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El Mar back to product details

The Sea of Blood
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written by chasiubao8 July 5, 2008 - 6:15 PM PDT
Villaronga's genealogy of violence immediately lunges for the jugular with opening scenes of children witnessing a political execution. The young son of the executed guerilla avenges his father's death on the child of one of the executioners, and then commits suicide. This all happens within the first five minutes in gory detail. This film is a somber meditation about the impact of witnessing murder and suicide on the psychosexual development of three young adults and their different individual responses. The film continues 10 years later where the three main protagonists are reunited. Manuel and Andreu are sent to hospice after contracting tuberculosis and Francisca has become a nun at the hospice. Villaronga uses TB as a metaphor for how the violence of the Spanish Civil War have disfigured and decimated a generation in the prime of their youth. Entombed in their neurosis, every attempt to forge deep, meaningful connections with the person of their desire is problematized by the proximity of death. Andreu abandons himself to sexual nihilism, each one of his actions in the world escalates in cruelty to slay any vestiges of feelings and vulnerability. Both Manuel and Francisca seek transcendence through religious faith. But Manuel is entrapped between two incompatible but equally potent ways of being: the earthy, corporeal pleasures of homoerotic lust versus the purity and transcendence of spiritual asceticism. His compulsive acts of penance increasingly become eroticized rituals to exorcise Andreu from his thoughts. The unbearable inner tension ultimately climaxes to a tragic, bloody end for both young men while Francisca can only find peace by renouncing and eternally burying Eros as she prepares young men for the grave. "El Mar" is Spanish for the sea and many of the scenes are inundated and flowing with blood. If the morbid medieval Catholic fatalism wasn't enough, the scenes of political executions, children committing violence, suicide, screaming young men dying in their spit and blood, cruelty to animals, sexual violence, and homicide with an ax are relentless, disturbing and overwhelming. Villaronga finds it necessary to bludgeon the audience with his message perhaps indicating obstinate virulence of those repressive tendencies in his native country?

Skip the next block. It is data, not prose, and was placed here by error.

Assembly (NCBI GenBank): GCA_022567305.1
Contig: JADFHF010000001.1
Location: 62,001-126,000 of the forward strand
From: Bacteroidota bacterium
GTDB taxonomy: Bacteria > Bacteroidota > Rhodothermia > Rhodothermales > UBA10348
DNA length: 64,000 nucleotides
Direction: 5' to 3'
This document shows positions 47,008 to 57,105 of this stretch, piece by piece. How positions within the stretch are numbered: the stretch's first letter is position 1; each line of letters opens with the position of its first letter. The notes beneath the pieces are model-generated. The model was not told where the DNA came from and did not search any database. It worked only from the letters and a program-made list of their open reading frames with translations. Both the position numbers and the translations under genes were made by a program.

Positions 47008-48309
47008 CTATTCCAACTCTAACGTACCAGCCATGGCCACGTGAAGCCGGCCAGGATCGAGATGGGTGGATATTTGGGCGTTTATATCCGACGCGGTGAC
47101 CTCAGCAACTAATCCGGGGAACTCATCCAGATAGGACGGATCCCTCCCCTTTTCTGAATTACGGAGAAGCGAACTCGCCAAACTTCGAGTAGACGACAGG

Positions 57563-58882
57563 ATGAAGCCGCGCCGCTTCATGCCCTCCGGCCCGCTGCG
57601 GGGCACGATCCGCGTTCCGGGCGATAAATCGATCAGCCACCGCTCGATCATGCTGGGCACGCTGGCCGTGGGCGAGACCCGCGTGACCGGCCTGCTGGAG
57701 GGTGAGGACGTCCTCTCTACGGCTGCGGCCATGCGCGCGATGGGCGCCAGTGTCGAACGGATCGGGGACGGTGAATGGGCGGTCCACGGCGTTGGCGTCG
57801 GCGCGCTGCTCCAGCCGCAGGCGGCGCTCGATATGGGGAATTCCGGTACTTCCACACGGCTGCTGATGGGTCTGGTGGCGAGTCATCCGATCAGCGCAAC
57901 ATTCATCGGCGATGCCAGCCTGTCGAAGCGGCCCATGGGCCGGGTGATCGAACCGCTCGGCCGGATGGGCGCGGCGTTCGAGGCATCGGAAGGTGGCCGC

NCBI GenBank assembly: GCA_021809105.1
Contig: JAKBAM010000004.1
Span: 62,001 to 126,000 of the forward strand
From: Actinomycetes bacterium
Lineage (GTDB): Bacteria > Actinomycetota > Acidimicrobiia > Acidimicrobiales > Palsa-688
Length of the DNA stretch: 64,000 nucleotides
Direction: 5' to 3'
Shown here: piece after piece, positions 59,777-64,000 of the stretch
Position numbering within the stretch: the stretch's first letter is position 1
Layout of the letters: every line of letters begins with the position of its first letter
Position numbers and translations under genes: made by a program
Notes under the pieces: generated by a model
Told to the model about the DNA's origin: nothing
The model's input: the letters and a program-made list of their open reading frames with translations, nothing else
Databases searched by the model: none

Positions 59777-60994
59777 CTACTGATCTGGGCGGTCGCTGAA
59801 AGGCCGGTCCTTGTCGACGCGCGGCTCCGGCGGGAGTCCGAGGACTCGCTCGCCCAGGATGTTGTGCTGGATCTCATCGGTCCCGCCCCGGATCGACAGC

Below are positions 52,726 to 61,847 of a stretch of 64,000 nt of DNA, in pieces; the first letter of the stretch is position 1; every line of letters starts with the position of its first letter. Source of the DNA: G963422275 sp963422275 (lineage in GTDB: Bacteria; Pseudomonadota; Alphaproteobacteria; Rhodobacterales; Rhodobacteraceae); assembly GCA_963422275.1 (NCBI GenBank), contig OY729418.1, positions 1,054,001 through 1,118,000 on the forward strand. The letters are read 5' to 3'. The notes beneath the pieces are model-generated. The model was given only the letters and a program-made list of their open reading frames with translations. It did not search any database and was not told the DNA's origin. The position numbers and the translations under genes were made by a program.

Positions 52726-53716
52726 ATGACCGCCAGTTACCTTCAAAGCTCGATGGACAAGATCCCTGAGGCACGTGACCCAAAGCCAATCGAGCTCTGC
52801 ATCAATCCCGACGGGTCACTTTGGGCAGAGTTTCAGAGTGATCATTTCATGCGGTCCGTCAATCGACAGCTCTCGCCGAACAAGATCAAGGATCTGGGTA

Land-Locked
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written by talltale January 24, 2006 - 3:38 PM PST
1 out of 1 members found this review helpful
A disappointing attempt to track how a trauma of childhood leads into that maze of becoming adult, Augusti Villaronga's EL MAR uses an event during the Spanish Civil War to lock four children into a horror that one excuses himself from immediately, and two others internalize until they implode/explode on the verge of their adulthood.

The look of the film is lovely and the actors do what they can. But everything here is pre-determined to the point that there is no room for growth, change, surprise or--for that matter--life. Nowhere near as transgressive as his earlier "Tras el Cristal," the film does features attractive young men (and one young woman) plus some adept old-timers and a constant undercurrent of sexuality, hetero and homo. Though not a waste of time "El Mar" offers, finally, much less than it might.

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(Average 5.35)
51 Votes
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